Focus on Tindari
So you’ve heard of Taormina, Palermo and Cefalù, and possibly of the splendid baroque towns of Noto, Modica and Ragusa in the south east of the island. But have you ever heard of Tindari? And if so, how much do you know about it?
Where is Tindari?
If you drive along the motorway on the north coast between Palermo and Messina, somewhere between Capo d’Orlando and Milazzo, you’ll catch sight of the spectacular Sanctuary of the Black Madonna. This is Tindari’s most famous attraction, built on the ruins of the Tindari Castle, with views of the Tyrrhenian Sea and the naturally formed lagoon of white sand that is the Marinello Lakes Nature Reserve.
Tindari is a hamlet of Patti, a small town with a historical centre with a cathedral, bishop’s palace, well-preserved churches and elegant 19th palazzi. Probably the best way to explore Tindari and the surrounding area is with a local expert who, as well as showing you the cultural sights, can introduce you to the best local gastronomy. Our week-long Cooking and Culture in Sicily experience includes cooking classes, a guided tour of Tindari, and excursions to Mount Etna and local food producers. If you prefer to explore independently, here’s a bit of background and some of the things to watch out for.
Tindari in Greek and Roman times
Tindari was settled in 1500BC but Dionysius I of Syracuse turned it into one of the island’s most important Greek centres in 396BC, taking the name of Tyndaris, in honour of Tindaro, king of Sparta. It became a Carthaginian naval base before falling under Roman control in 254BC and continued to be an important Roman settlement until 365AD when a major earthquake struck Sicily and North Africa.
Archaeological interest in Tindari
Evidence of this long history of Roman rule is still visible in the main archaeological site which can be reached on foot from the main square in Tindari. As you walk, you’ll see traces of the ancient city walls, once 3km long and a metre wide. Highlights of the archaeological site include the basilica, probably built at the end of the first century BC, and the theatre, built in the 3rd century with seating that looks out towards the sea. Still in use, the theatre has been showcasing an artistic festival of dance, music and drama since 1956.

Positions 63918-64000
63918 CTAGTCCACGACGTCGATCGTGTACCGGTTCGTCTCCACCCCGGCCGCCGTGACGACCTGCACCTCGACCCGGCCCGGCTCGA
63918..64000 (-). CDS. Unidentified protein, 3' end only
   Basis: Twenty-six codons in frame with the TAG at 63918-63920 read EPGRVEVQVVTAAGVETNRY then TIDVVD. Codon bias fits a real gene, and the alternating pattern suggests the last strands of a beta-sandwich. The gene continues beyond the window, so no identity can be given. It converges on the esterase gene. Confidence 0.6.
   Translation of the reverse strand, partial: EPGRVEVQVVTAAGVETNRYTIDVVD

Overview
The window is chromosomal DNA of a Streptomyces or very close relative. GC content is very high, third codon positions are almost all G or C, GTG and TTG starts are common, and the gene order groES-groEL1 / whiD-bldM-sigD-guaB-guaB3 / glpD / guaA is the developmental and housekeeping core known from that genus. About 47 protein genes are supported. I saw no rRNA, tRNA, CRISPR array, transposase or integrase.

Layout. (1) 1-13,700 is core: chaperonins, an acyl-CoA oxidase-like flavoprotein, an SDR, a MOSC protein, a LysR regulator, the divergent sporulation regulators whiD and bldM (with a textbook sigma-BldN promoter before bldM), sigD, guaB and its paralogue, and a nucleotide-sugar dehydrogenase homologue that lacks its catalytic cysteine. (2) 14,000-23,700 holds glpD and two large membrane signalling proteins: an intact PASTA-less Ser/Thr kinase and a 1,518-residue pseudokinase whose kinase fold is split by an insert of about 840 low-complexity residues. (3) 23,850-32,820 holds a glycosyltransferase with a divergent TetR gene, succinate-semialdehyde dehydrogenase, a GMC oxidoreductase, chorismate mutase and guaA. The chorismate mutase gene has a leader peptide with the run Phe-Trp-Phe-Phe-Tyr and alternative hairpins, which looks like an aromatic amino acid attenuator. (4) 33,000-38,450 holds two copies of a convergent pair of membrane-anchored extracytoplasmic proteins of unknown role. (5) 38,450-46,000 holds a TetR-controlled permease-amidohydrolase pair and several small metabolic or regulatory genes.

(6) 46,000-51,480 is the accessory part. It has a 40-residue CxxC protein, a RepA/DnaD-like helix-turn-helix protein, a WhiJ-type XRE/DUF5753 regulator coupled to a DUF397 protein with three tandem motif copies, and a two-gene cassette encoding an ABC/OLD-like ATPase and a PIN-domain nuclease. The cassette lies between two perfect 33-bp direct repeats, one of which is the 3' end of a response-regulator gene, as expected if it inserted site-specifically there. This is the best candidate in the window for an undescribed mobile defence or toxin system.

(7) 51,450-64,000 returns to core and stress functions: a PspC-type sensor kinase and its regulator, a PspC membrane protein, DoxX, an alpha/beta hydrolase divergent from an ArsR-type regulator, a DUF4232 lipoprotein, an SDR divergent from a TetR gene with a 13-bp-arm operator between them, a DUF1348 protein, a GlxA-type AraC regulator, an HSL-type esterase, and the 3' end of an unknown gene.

Below the basilica, it’s possible to explore some of the original houses and baths, complete with remnants of superb floor mosaics and an extraordinarily efficient heating and sewage disposal system.
The Sanctuary of Tindari and the Black Madonna
The Sanctuary was built on the spot of the original castle of Tindari and enjoys views right along the coastal stretch to Capo Milazzo. It’s best known for its Black Madonna, a Byzantine statue made of cedar of Lebanon and steeped in mythology. The story goes that whilst being transported from the east to Europe, the statue prevented the ship from leaving the bay until it had been taken off board. After being carried up the hill, the statue was placed in a small church, which was in time replaced with a larger one that was better able to cope with the influx of pilgrim visitors. Thought to date to some time between the end of the eighth century and the early ninth century, the Madonna sits on a throne which bears the inscription ‘Nigra Sum Sed Formosa’.
The Marinello Lake Nature Reserve and the tongue of sand
Extending over 400 hectares, the Marinello Lake Nature Reserve is a natural lagoon of white sand and gravel. A protected area since 1998, the reserve stretches from Capo Tindari to Marinello, characterised by small lakes, strips of sand and in particular, a curious sand formation, that stretches 1.5km into the sea and is steeped in legend. Favourite myths include claims that a sorceress lived in the cave, luring sailors with her song before proceeding to eat them – hence the holes in the walls reputedly caused by the sorceress’s clawing fingers as her captives attempted to escape.
Cala di Volpe nature trail
For heart-stopping sea views as far as the Aeolian Islands, follow the well-marked panoramic trail, with wooden rails, that connects Marinello with the Tindari Sanctuary.
Did you know?
The town was included in literary works by Cicero, Quasimodo and latterly by Camilleri in one of the Montalbano books (La Gita in Tindari).
Where can I stay near Tindari?
We have an excellent choice of accommodation near Tindari, including a selection of villas with views of the Sanctuary of Tindari. Take your pick from a collection that ranges from a one-bedroom cottage on the Casa di Tindari estate to the luxurious Pizzo dell’Ovo complex for 31